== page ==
A Brief Autumn Paws
By Tammy Mehmed and Fawn Pierre
Greetings Sirius Students and Alumni,
We haven’t written you with any special updates in the dog training world lately, so we thought it was time to give you our own little editorial on current events. We hope to do this every quarter.
Some exciting news first: After 5 years of assisting Fawn, Tammy is now going to be a full-fledged Sirius Puppy Trainer. She’ll be teaching out of the SF Hound Lounge on Wednesday nights; most likely alternating between Puppy 1 and Puppy 2 classes. Fawn will continue to teach on Saturdays at the Hound Lounge Puppy 1 and Puppy 2 classes (with Tammy assisting whenever she can) and now we can add more Puppy 3 classes. Fawn will also continue teaching Puppy 1 classes out of Jeffrey’s Pet Store in North Beach probably changing to Tuesday evenings. We are also hoping to expand into other specialty classes and puppy socializations at other pet stores in the City. Stay tuned for schedules – we’ll post one as soon as we get it finalized.
Some not so exciting news about dog walkers: The other day several of us trainers and dog walkers went out to dinner after a puppy class and were discussing the ever evolving dog walking and dog training world. One thing that consistently came up was the unnecessary abuse that dog walkers continue to inflict on dogs, i.e., physically aversive training techniques used on dogs that don’t comply. In one instance one of our friends watched a dog walker flip a dog onto their back and hold them there for not executing a recall. While we teach you how to teach your dog a recall in our class, it’s clear that many dog walkers just don’t have the desire to “teach” a recall if the dog doesn’t come with one (since most of them are not trainers – let me repeat – most of them are not trainers), so they punish the dog instead. (See why punishments for improving the recall are not effective below.) That old alpha wolf crap theory is a great way to keep a dog from coming when called the next time and the next time, and an even better way to get bitten in the face. Not a good strategy – not to mention, the possibilities of injuring the dog in the process.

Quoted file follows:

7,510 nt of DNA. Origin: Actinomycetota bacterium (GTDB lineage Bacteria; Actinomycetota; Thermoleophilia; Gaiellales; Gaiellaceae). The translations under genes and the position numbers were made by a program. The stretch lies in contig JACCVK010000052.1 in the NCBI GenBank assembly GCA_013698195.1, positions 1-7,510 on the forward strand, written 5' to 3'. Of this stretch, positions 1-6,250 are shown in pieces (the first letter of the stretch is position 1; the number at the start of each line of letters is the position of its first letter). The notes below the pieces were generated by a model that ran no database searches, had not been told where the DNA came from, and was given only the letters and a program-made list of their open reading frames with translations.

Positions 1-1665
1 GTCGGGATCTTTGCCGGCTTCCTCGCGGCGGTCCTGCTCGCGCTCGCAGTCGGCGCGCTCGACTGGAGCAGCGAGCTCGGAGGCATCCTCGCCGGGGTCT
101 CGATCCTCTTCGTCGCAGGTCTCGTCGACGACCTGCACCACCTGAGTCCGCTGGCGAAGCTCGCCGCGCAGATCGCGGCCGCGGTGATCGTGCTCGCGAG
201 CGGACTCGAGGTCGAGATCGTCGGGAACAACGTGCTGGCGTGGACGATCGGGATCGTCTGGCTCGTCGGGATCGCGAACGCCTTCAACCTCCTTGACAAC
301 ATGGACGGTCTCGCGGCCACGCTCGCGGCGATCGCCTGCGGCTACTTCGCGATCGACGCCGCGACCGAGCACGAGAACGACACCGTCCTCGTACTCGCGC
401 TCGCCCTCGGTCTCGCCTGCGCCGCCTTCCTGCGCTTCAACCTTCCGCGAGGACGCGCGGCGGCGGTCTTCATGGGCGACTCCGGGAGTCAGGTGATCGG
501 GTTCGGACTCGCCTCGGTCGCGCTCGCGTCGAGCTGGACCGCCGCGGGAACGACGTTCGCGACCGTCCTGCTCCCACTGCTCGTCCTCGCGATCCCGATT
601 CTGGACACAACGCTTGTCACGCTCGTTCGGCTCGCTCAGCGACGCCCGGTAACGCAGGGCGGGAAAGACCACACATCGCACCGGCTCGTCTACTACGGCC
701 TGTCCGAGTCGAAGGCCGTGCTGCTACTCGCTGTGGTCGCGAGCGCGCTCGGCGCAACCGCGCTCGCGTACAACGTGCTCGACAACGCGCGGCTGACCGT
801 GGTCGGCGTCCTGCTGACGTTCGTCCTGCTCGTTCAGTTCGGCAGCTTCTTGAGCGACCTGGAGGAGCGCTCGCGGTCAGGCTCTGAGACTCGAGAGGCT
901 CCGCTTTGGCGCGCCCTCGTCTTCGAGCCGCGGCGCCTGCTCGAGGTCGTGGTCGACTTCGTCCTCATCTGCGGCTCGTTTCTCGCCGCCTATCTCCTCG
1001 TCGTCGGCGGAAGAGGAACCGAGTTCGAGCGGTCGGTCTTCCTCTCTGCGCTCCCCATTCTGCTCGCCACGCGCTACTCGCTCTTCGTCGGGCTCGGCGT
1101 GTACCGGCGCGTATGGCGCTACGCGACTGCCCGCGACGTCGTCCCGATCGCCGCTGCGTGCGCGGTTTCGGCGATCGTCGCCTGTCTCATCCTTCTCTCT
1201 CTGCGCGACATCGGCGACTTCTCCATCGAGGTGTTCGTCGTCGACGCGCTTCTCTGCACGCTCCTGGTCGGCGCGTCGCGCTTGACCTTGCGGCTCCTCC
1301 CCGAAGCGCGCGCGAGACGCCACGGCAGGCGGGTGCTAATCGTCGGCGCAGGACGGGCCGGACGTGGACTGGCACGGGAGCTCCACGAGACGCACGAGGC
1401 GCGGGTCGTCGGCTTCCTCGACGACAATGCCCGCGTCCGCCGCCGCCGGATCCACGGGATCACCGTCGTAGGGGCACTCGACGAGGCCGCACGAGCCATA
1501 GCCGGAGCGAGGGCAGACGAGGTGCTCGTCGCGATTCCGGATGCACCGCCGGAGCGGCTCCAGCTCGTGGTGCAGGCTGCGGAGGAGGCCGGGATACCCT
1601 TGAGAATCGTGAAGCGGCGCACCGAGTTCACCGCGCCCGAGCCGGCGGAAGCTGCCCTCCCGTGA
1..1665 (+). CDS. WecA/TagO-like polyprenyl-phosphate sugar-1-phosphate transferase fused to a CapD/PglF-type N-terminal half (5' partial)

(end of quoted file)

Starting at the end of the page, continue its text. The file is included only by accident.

Yet another favorite example was someone observed dropping a car load of about 10 to 12 dogs off into a fenced in dog run, leaving the dog run to go get a cup of coffee (the dogs were completely unattended by the guardian dog walker for at least 15 minutes), then returning and standing outside the dog run drinking coffee and taking a smoke break – never once interacting with the dogs. Even better was when that dog walker was approached by a person who asked them if they were a dog walker and could they get their card. (I hardly think it was an undercover sting operation – so, sadly this person is doing a fine business with her drop-off plan at the park and being reinforced by more business.) There are more horror stories, but this is not the place to share them.
So when you ask us to refer a dog walker, please remember, we take it very seriously and only recommend people we would trust with our own dogs. Yes, that may mean you pay a little more, or it may not be as convenient for your schedule, but it’s the safest for your beloved companion. Please see our Dog Walker Questionnaire (it can also be found in our resources on the eGroup site as well as on both of our personal websites and is in the process of being updated). You can use this Questionnaire to guide you in your interview process for dog walkers, dog sitters, doggy daycares or boarding facilities.